In Wisconsin, Gov. Tony Evers and his administration have provided over $700 million in support for small business in the form of grants from the Wisconsin Economic Development Corp. and Department of Administration. Many businesses across our state would not have survived if not for this support. Furthermore, when there have been issues with grant programs either in design or implementation the Governor’s team has been eager to work with small business owners to address them. That’s leadership. And that’s why Wisconsin has had among the fewest small business failures of any state in the country.

Entrepreneurship is heralded as a path to opportunity. Prior to the pandemic, the fastest-growing segment of entrepreneurs were Black women. Yet, through government efforts to create an equal economy—with a specific commitment to dismantling systemic racism—entrepreneurship can contribute to generational wealth, financial security, and prosperous local economies. With 2.5 million women leaving the workforce during the pandemic, and women-owned businesses more heavily impacted than their male counterparts, decades of gains in economic power were erased overnight.  

RELATED: Paid Leave, Universal Child Care Help Employers and Employees Alike, WI Business Owners Say

Only the government can make the public investments at scale and set the market rules necessary to sustain a thriving small business economy. These investments cannot be solely left to philanthropy, which does not have the resources and policy tools to generalize benefits, nor to the private market as currently structured, which creates lopsided incentives for monopolization. Moreover, for effective delivery at the scale necessary, it must be done through an open, democratic process—one only the government can provide.

The investment proposed in the Biden administration’s Build Back Better plan would create an environment that supports business growth—supporting both entrepreneurs and their employees in the long run. At the state and national level, these investments would allow businesses to compete on their services, not their benefits. Benefits like health care, child care, paid leave, and more are benefits that the market does not make available and affordable to small business owners or our employees, making it harder to hire and retain staff. This will require more revenue to pay for this, and we should look to the wealthiest and largest corporations to pay their fair share so that all can benefit. It has been the wealthiest among us who have benefited from an inequitable economy and unfair market practices, so it is only fair that they participate in the fix.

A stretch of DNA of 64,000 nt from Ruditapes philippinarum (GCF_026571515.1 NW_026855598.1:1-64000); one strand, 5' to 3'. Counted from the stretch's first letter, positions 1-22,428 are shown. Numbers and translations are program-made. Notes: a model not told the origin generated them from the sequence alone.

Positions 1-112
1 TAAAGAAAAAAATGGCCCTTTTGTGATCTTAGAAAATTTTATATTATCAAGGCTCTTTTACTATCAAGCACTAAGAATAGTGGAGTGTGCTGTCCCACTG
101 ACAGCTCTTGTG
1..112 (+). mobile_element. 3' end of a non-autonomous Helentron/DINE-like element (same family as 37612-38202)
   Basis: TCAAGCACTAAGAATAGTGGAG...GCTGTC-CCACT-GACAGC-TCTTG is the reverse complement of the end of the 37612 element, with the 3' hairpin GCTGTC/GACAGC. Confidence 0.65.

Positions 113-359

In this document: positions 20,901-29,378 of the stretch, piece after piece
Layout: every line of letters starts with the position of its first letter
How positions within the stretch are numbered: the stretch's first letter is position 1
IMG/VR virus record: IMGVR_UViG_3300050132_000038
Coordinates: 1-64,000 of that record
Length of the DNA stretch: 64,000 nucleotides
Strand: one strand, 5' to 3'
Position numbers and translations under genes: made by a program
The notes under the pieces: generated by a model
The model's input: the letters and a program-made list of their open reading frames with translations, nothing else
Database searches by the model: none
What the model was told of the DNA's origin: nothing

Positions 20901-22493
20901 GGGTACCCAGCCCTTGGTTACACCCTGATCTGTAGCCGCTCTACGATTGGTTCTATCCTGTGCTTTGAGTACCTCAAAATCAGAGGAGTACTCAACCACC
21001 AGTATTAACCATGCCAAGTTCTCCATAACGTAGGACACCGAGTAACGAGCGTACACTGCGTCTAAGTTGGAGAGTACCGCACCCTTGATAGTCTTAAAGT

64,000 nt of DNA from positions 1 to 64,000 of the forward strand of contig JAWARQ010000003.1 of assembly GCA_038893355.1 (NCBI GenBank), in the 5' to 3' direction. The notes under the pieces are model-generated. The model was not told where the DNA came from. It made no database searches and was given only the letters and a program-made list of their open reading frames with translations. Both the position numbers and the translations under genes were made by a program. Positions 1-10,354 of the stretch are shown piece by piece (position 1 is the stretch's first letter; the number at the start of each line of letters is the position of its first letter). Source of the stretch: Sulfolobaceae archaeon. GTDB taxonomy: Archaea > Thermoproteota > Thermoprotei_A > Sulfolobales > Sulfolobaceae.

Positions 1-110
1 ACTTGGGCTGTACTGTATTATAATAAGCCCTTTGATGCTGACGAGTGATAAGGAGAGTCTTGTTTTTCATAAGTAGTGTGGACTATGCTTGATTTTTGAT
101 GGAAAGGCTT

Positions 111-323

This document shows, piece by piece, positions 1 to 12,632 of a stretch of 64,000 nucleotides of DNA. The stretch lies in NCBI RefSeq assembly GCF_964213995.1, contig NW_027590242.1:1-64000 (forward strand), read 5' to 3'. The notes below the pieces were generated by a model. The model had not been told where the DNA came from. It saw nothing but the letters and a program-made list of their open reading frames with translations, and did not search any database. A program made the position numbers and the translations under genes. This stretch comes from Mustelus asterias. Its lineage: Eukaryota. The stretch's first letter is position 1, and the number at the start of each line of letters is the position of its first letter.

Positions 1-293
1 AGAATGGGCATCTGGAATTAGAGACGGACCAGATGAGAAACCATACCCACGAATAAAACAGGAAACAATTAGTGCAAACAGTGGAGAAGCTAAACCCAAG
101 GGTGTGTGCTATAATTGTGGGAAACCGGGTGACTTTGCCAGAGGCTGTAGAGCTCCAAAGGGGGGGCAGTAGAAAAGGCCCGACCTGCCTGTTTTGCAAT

Again, the Build Back Better Act brings many of these ideas together. It offers a reframing of how to support small businesses. With a rejection of neoliberalism, trickle-down economics, and corporate loopholes, a small business-centered economy looks like investment from the ground up. It provides a stable footing from which to launch and grow businesses. It reduces the risk for entrepreneurs to innovate with robust safety nets.

We want to thank Sen. Tammy Baldwin and Reps. Mark Pocan, Ron Kind, and Gwen Moore for their leadership as we head towards a vote in the Senate on the Build Back Better plan. You can take action in support of Build Back Better here.

There is no more critical time for this investment, as our nation recovers from the pandemic and shifts the public perception of the economy and local businesses’ role.